In the third place, this work of missions is therefore performed by the church. Much of what is done today is not; and there can be no positive fruit produced by it. It is done by boards, agencies, organizations, individuals, etc., but not by the church as part of her official calling. This means that the work of missions must be done by ordained ministers who are called to proclaim the gospel by the church and therefore by Christ. We must protest against the current idea that anyone who has a mind to preach can simply go forth to perform the work of missions. This is not true. Even Billy Graham stands condemned on this basis alone. Although he is an ordained minister, he is not sent and called to this task which he now performs by the church, but simply operates under the sponsorship of an organization. The work of missions is the work of the church of Christ through her called and ordained ministry. Indeed, while pamphlets, gospel tracts, Bibles, personal witnessing, etc., may all aid the work of missions and be a supplementary means of reaching the lost, it is only the officially proclaimed gospel which finally is God’s power to save the elect and bring them into the fellowship of the body of Christ. To ignore this principle or to cast it aside and abandon it is to cut the heart out of the mission work of the church.
This is our first conclusion then. Let the church which wants to engage in this mission calling rest in the assurance that it does not take man’s work to do mission labors; the work of God is sufficient and God will use a faithful church to gather those who are His people. Let her not become impatient with the gospel and destroy her very work with human inventions.
In the second place, all of what we have said means that mission work comes to an end. As one elder once put it quite long ago: “God puts the roof on His house some day.” This may sound axiomatic, and many may protest that, of course, it comes to an end with the end of the world; but this is not what we mean, and the point is of no little importance. It seems as if this simple truth is consistently ignored.
Let us look at this a bit more closely and see the implications. Positively, this means that there comes a time when the last elect is born, called by the gospel into the consciousness of his salvation in Christ, and that, therefore, mission work has been finished. Jesus says, in Matthew 24, referring, no doubt, to this point: “And this gospel of the kingdom shall be preached in all the world for a witness unto all nations; and then shall the end come.” The end does not come at an arbitrary time; it comes when the purpose of God is realized. Christ’s coming is not simply an “end”; it is a “telos” — a goal attained, a purpose realized, a counsel accomplished. The end has got to come then; it cannot be delayed another moment. All the church is ready for heaven.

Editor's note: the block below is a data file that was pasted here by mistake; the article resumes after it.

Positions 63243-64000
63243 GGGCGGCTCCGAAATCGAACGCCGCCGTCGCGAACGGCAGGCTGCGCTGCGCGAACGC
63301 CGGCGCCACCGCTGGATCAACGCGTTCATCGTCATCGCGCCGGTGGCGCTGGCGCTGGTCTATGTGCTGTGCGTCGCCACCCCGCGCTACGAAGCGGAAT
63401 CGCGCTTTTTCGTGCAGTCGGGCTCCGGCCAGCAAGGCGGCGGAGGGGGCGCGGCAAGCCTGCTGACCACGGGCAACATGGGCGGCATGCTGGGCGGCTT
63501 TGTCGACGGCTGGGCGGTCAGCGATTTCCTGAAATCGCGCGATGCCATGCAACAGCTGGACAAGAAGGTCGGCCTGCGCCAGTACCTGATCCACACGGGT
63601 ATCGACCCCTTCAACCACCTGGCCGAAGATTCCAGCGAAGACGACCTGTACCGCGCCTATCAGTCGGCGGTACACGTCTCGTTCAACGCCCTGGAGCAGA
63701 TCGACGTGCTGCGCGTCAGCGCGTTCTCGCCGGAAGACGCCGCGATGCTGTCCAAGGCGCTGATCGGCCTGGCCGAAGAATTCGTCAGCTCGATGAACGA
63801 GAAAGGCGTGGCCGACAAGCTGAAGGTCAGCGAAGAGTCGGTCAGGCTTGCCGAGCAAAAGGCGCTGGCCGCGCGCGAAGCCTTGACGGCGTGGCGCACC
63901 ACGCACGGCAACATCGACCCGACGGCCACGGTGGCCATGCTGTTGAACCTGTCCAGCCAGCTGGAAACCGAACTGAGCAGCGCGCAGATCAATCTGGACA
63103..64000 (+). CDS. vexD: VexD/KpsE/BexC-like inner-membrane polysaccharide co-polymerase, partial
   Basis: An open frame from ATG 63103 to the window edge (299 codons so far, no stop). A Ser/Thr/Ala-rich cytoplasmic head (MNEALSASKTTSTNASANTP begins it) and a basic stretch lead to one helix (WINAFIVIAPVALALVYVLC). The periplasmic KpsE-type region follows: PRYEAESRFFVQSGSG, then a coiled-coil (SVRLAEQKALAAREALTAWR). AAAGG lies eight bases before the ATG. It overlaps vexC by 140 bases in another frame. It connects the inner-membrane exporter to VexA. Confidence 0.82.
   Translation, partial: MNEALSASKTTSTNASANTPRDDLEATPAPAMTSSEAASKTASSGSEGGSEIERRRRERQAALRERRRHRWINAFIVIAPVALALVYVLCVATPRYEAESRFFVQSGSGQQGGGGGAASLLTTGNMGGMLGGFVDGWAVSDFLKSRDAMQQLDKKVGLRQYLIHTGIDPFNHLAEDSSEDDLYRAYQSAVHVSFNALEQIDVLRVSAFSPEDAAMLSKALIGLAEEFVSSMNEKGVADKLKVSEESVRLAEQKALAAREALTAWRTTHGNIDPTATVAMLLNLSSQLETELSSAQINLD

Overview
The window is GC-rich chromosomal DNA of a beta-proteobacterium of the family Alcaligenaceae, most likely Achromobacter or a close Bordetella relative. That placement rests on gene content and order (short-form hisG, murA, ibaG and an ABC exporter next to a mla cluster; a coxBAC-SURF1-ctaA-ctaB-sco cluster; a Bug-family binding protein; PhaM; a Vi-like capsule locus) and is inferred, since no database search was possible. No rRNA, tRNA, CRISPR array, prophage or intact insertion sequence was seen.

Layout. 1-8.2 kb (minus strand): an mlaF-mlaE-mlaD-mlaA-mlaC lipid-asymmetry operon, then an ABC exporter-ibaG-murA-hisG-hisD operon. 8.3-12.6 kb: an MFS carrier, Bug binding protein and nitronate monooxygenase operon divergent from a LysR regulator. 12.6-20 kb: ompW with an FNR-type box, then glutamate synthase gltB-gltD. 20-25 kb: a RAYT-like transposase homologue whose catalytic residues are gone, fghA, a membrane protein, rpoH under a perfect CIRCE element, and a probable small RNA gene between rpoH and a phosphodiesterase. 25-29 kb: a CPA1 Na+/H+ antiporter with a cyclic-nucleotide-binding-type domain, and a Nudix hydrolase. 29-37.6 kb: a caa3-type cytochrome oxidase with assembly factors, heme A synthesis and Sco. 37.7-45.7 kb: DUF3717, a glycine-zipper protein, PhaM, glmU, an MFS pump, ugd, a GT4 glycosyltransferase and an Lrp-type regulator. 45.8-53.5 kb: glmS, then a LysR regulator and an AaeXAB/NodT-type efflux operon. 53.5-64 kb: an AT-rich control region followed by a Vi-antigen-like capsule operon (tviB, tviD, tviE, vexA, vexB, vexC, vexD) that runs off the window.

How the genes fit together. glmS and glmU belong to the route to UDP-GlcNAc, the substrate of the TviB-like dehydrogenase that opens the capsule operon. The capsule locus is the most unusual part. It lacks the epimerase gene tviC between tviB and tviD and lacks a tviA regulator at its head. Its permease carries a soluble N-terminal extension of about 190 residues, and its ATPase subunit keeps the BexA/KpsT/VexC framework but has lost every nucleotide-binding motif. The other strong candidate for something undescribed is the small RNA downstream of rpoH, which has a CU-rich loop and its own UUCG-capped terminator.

And this also means that the gospel has accomplished all its purpose in the wicked. The gospel has been God’s sovereign power by which the wicked have grown in sin and filled the cup of iniquity. The world has become ripe for judgment when evil men, under Satan’s leadership, have set up their anti-Christian kingdom and destroyed the church and killed the people of God. But this too is brought about by the gospel.
Now, what does all this mean?
It means that one aspect of present mission work at least, is not very important and is often misinterpreted. I refer to mission work that is geared to revival in the church. So-called “crusades” are part of this. It is just possible, of course, that the established church does need revival once in a while. It may grow lethargic and indifferent. Revival may be necessary to wake up the established church from her spiritual sleep. Even the Psalmist prays: “Revive us again.” But to make this part of mission work and give it the interpretation given it today is depressingly hopeless. A church that stands in constant need of revival is in a bad way. And the trouble is that there is no end to this need for revival. It has to be done over and over again. And if one makes revival an integral part of mission work, one never quite reaches the end. One can always return another time to an apostatizing church to try to revive people once more. God can never, apparently, bring this work to a successful conclusion.
And so there is a deeper principle at stake here — a principle which must not be forgotten. There is no space in this concluding article to develop this; we can only briefly draw the main lines. But the principle is that God always works organically; i.e., in the line of continued generations. This is true as far as election is concerned, first of all. The elect are gathered in the line of generations, from father to son, to son’s son, etc. It is true that new lines are brought into the covenant of God so that the covenant is established in every nation and tribe and tongue, and the church becomes catholic. But the covenant is continued in succeeding generations. God does not gather His people from one generation only in one place, then to abandon succeeding generations to go elsewhere to gather one generation in another place. This is not God’s way of salvation.